Critics Pan Farce: Germany Not Amused By Hitler Comedy
More than 60 years after the end of World War II, the Germans seem ready to laugh about Hitler. But they might not split their sides at the country's first film comedy about the dictator which opens this week. It just isn't funny enough, say reviewers.
Germany's first comedy about Adolf Hitler is being panned by reviewers ahead of its opening this week and has provoked a debate about whether the country should be laughing about the man who ordered the Holocaust.
He also wants to explore the theory that Hitler was taking revenge on the world for being beaten by his father.
In the film, set in late 1944, Hitler has lost faith in himself and a desperate Propaganda Minister Joseph Goebbels summons fictional Jewish acting coach Adolf Grünbaum from a concentration camp to get the dictator back in shape for a mass rally to reinvigorate the German people.
Grünbaum gives Hitler acting lessons which involve the dictator doing push-ups and walking on all fours barking like a dog. He eventually takes on the role of psychiatrist, discovering that the dictator is still suffering from his supposedly unhappy childhood.
The film is peppered with visual gags. Nazi zealots with odd names like Rattenhuber or Puffke raise their arms in Hitler salutes every few seconds. Grünbaum punches Hitler in the face and knocks him out by mistake.
The problem, say reviewers, is that the film just isn't funny. The slapstick humor with which Levy ridicules Hitler jars with his serious portrayal of the suffering Grünbaum and his emaciated family. Many of the gags don't work, such as Hitler's failure to satisfy Eva Braun. As he lies on top of her, she says "I can't feel you, Mein Führer."
A further criticism is that Hitler is shown to be so pathetic that the viewer is invited to feel sorry for him.
The film is bizarre rather than funny, writes Welt am Sonntag newspaper. "The dramaturgy is inconsistent, most of the jokes are flat, harmless or stale, and what's particularly offensive is that Adolf Hitler of all people is given quite sympathetic character traits."
Levy had plenty of material given that the real Hitler offered so much scope for humor with his manner of speaking, his Hitler salute and the huge discrepancy between his own physique and the Nazi ideal of a blonde, blue-eyed master race, writes Welt am Sonntag.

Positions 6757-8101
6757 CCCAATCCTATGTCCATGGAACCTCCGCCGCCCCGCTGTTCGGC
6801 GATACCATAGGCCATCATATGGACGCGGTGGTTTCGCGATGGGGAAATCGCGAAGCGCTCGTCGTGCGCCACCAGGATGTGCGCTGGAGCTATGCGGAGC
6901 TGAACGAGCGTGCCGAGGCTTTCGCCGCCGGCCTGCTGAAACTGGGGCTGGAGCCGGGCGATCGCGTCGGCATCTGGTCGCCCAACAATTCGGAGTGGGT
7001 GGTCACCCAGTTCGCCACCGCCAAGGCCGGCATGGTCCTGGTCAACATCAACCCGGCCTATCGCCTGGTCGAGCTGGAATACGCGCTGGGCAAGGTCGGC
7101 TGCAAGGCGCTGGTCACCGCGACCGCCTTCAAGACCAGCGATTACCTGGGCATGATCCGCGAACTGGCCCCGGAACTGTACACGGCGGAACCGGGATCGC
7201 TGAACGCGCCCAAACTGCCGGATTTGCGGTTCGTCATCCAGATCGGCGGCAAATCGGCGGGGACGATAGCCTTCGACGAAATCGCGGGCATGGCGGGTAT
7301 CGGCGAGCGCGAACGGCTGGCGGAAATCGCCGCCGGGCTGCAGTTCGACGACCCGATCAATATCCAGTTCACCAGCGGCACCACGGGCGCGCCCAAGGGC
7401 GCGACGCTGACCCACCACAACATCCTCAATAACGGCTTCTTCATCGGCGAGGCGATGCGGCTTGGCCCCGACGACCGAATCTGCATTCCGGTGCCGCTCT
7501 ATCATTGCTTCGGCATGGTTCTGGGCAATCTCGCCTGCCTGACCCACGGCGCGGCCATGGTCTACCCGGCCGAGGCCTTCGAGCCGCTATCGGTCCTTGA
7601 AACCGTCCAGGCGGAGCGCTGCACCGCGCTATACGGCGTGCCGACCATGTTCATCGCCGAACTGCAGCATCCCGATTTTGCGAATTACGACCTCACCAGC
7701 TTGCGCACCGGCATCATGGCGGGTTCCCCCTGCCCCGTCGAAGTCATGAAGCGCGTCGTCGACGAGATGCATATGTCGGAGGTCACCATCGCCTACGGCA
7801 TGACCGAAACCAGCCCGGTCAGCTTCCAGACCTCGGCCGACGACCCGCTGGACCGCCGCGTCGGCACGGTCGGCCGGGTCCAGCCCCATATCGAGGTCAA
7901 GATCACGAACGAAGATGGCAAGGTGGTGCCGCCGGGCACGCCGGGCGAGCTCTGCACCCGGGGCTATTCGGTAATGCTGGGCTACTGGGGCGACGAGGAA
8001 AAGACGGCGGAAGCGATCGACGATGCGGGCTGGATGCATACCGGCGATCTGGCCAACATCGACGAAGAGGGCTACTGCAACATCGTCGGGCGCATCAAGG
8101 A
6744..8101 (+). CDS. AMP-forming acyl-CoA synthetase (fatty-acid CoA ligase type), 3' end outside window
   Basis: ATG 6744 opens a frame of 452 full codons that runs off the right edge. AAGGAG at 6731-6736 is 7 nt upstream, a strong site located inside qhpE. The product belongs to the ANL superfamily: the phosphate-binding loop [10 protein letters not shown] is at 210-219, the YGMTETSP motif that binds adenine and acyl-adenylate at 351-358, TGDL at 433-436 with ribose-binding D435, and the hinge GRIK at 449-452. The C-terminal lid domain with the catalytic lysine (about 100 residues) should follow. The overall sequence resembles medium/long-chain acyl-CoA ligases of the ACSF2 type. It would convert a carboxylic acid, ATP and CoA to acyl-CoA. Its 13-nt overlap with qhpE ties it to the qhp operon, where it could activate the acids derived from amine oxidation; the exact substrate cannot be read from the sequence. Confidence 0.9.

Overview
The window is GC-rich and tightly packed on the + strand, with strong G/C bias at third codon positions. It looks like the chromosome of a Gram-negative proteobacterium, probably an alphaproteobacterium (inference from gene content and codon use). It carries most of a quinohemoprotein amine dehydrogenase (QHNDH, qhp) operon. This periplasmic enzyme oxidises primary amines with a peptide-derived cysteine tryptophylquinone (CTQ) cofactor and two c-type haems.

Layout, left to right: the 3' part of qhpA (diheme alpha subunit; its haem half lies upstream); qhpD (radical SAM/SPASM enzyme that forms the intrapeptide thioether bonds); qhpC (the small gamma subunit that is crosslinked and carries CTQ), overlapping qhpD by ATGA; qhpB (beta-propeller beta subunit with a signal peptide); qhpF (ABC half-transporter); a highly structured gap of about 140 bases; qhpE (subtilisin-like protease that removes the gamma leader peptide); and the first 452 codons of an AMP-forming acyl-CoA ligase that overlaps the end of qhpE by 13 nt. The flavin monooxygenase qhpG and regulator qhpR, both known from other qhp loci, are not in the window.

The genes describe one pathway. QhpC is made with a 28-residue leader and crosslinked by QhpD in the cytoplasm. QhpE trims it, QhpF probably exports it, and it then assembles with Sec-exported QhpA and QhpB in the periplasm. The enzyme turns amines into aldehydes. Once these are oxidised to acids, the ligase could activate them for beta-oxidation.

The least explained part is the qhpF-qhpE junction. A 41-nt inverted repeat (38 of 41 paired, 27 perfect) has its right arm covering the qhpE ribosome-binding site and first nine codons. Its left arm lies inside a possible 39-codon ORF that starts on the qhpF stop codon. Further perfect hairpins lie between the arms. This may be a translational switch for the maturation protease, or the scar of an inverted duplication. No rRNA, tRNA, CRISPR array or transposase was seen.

"With an unfortunate mixture of naivety and dramaturgic inability and with totally inappropriate empathy, Levy has now managed to make these revealingly grotesque traits of Hitler human and understandable, so that one is left thinking: Oh well, things weren't always easy for Adolf Hitler either," writes the paper.
"Should one be allowed to laugh about Hitler? Certainly," writes Tagesspiegel newspaper. "Should one be allowed to cry about him, to embrace him posthumously and comfort him for having had such a bad childhood? You can't get more vulgar than that, but this is precisely the impulse mobilized by 'Mein Führer."
Levy said the comedy marks an attempt to tear Hitler off the pedestal given him by documentaries and serious portrayals such as the 2004 film "The Downfall" about his last days in which Swiss actor Bruno Ganz gives chillingly realistic, and often unintentionally comic, renditions of the tyrant's spitting outbursts of rage.
Levy, who won critical claim for his 2004 comedy "Go For Zucker" about two Jewish brothers in post-unification Germany, told SPIEGEL ONLINE he was trying to "demystify" Hitler with scenes such as the one in which pet dog "Blondi" mounts the dictator as he walks on all fours around his giant Chancellery office.
He denied that he was showing empathy for Hitler. "Understanding something is different from excusing it," Levy said in an interview. "On the contrary: Understanding helps prevent hasty excuses." Levy has said the plot for "Mein Führer" was inspired in part by the theories of psychoanalyst Alice Miller who argues that Hitler's crimes stemmed from a traumatic childhood of parental abuse.